Dictators, dissidents and terrorists: The Daily Beast’s unique voice

By Janinne Brunyee

“The lying started at 7:27 a.m. and did not stop until after dark. Even for Donald Trump, Monday, Aug. 1, was a banner day for bullshit.” So starts a recent article by Olivia Nuzzi, who covers politics for The Daily Beast.

In today’s highly competitive news environment, how is it that The Daily Beast is growing 25 percent each year to reach more than 20 million readers per month? According to editor-in-chief, John Avlon, while there are a number of factors driving this growth, one of the most important is the publication’s unique voice — as is evidenced by the opening line of the Trump story.

“We focus on dictators, dissidents and terrorists,” he said. “Our job is to make important stories interesting and entertaining as well as educational. To do this, we have to be willing to call BS.” According to Avlon, the site’s voice is characterized by short sentences, short paragraphs and vigorous English. “We rely heavily on Hemingway as a style guide,” he said.

Launched in 2006, The Daily Beast takes its name from a fictional newspaper in Evelyn Waugh’s novel Scoop. Avlon, best known as a television journalist with a long list of credits including The Daily Show, CNN, MSNBC and Real Time with Bill Maher, took over as editor-in-chief from Tina Brown in 2013. Brown was a former editor of Vanity Fair and The New Yorker.

With a focus on original reporting and breaking news, The Daily Beast has been able to avoid the commodity news carried by many competitors and create differentiated stories. “Competitors have content farms that create partisan news,” he said. “We carry columns across the opinion spectrum and avoid commodity news from wire services.” With his trademark bluntness, Avlon stated that commodity news kills a news publication because voice is critical.

Hiring writers who are already known on cable news is another important part of The Daily Beast’s strategy. Avlon is himself a regular contributor to CNN. “We get television coverage because our writers are known entities on cable,” he said. At the same time, the publication looks to cable news commentators as a talent pool. Each of The Daily Beast’s writers also pays careful attention to developing their own brands.

According to Avlon, while many partisan news sites are seeing declines, The Daily Beast continues to prosper. “Our competitors have had a rough period but we are growing with a lean team of 100 people,” he said.

“We have built a great team and we are hard to poach from. Our journalists have a sense of mission and that’s why we have a high-morale, high-metabolism newsroom,” he said.

According to Avlon, his team is not solely measured on traffic markers. Instead, the focus is on identifying and creating the stories that readers love.

“We have to be nimble. We are a pirate ship fighting a guerilla war,” he said. “But we understand that quality content creates a quality audience.”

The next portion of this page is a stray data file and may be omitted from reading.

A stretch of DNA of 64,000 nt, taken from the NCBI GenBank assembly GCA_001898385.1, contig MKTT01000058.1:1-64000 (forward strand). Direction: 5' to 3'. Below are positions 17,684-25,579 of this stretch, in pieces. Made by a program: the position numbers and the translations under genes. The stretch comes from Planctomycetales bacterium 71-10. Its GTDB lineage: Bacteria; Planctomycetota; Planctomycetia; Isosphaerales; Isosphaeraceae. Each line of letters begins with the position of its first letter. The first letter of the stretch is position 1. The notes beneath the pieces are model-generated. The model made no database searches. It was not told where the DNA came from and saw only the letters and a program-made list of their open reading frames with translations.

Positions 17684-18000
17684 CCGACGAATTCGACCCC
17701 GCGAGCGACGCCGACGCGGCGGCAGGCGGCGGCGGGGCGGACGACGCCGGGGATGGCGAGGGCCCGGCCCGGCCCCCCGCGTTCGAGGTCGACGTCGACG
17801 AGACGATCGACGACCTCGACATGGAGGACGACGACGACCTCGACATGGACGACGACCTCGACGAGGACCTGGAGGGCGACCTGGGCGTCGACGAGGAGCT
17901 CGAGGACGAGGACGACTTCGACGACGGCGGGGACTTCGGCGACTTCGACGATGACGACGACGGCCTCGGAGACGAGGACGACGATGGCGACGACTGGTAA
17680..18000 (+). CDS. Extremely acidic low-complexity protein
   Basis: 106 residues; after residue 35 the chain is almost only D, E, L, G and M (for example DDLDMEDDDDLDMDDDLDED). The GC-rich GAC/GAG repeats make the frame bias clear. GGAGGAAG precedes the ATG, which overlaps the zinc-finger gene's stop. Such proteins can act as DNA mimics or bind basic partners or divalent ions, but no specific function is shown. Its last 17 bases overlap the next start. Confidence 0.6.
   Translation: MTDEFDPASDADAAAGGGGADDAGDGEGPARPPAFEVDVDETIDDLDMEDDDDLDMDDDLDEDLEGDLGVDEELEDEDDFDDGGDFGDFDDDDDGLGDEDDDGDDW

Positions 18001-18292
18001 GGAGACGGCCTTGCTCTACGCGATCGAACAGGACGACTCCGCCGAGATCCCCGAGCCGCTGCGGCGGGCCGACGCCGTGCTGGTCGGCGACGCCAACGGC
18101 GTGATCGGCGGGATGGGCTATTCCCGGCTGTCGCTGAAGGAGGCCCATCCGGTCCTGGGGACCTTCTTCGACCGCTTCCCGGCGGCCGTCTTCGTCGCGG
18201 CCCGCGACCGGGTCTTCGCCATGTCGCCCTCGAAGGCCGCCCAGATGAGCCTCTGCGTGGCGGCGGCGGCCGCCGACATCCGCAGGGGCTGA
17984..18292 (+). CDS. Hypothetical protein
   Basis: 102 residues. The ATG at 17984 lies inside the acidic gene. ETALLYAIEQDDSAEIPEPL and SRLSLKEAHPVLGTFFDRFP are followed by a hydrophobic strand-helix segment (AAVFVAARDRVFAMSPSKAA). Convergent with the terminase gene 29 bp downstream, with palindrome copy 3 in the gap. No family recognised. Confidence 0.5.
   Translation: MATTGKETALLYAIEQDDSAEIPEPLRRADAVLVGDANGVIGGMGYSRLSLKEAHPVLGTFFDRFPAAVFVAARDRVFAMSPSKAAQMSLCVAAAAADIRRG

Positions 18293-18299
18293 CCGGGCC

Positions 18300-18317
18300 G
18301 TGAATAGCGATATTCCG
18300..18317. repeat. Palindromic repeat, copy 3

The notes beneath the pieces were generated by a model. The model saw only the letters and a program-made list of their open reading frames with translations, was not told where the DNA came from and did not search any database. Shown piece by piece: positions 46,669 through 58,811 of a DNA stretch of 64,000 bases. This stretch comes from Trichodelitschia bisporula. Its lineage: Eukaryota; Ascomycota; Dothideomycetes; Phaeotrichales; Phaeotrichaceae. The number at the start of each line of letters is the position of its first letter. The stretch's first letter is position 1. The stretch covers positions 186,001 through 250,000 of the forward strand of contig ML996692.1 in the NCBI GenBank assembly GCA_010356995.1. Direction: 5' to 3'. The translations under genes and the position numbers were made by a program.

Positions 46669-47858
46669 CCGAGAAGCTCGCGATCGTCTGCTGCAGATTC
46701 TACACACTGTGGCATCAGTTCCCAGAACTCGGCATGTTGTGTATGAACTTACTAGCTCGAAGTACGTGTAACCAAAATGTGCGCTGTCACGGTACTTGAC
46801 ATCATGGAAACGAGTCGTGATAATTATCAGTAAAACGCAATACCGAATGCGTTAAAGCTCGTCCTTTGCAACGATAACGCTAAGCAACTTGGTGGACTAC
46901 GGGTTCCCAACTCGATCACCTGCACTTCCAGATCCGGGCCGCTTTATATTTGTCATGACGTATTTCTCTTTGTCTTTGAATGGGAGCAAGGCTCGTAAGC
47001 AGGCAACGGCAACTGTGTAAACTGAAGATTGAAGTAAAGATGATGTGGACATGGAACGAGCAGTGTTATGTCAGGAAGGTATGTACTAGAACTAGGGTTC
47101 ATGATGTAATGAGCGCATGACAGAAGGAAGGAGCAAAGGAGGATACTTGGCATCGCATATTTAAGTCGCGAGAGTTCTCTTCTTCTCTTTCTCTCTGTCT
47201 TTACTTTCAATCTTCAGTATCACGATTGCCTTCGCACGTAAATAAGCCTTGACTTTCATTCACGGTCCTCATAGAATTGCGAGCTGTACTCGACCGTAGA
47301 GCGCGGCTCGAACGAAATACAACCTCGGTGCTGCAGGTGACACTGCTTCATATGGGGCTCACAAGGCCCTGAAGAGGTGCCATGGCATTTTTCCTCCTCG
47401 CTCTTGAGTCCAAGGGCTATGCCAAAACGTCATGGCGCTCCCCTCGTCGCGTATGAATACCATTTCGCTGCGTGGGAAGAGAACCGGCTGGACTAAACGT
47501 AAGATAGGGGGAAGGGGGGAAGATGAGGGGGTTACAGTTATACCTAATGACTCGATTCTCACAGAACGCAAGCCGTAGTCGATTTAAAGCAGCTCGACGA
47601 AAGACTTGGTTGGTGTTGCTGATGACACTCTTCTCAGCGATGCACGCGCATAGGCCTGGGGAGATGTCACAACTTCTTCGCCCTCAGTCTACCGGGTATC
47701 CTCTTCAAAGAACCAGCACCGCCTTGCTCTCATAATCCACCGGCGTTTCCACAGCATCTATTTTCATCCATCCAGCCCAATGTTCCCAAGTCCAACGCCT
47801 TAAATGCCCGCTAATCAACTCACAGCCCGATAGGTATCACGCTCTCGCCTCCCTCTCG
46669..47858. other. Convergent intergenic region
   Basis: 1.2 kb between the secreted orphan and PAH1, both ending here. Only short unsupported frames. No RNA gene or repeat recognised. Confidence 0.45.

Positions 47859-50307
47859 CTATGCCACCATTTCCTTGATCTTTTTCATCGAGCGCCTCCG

The Daily Beast is not only a breaking news site. There is an increasing focus on the lifestyle sector. According to Avlon, the publication understands that people have a variety of interests. “You can appeal to different sides of their personality to create a site that is less siloed,” he said.

The business of news

The Daily Beast’s main revenue stream is content marketing which allows it to bring quality content to its quality audience and help advertisers avoid adblockers. “We have found that quality branded content will do well. It involves a shift in thinking about what advertising is.” According to Avlon, his team takes the business side very seriously. “We all need to think entrepreneurially. If we don’t there are major threats,” he said.

“Our business is a mix between science and jazz. We are reactive to the news cycle but we use data to anticipate what readers are interested in,” he said. The Daily Beast team aims to be transparent about data so that everyone in the newsroom understands what is working and what isn’t. Avlon is quick to point out, however, that his team cannot rely solely on algorithms. “If you use algorithms only, you will lose your differentiation. You will end up with celebrity gossip, sex scandals and will miss out on the real meat,” he said.

Embracing social platforms

The Daily Beast is among the many publications including The Washington Post, Slate, and Gawker who are embracing Facebook Instant Articles. “Facebook is a major player in content distribution and can be an enormously powerful way to get some of our branded or sponsored content out,” he said.

The team has also been aggressive with Facebook Live to create intimacy with reporters. Earlier this year, The Daily Beast launched two new original live series on Facebook. “Cheat Sheet” features Avlon and other editors breaking down the top stories of the day and answering questions from the Facebook audience. “Drink Cart” features author and cocktail expert Noah Rothbaum talking with a Daily Beast editor about the latest culture news over drinks.

Keep them hooked right to the end

“With his mouth full of fast-food poultry and his hands gripping a knife and fork, for a blissful few moments, Donald Trump told no lies at all.” So ends Olivia Nuzzi’s article 15 Hours of Donald Trump’s Lies. A great reminder for all storytellers to find their voice, create unique content and stay committed to the last period.

The Daily Beast is one of the companies that participants of the 2016 VDZ Akademie Digital Publisher’s Tour visited in New York City this June. The Tour was co-organized by Boost! Collective.

Boost! Collective is a strategic messaging and story-driven communications firm. We help clients discover, write and tell powerful stories which drive engagement.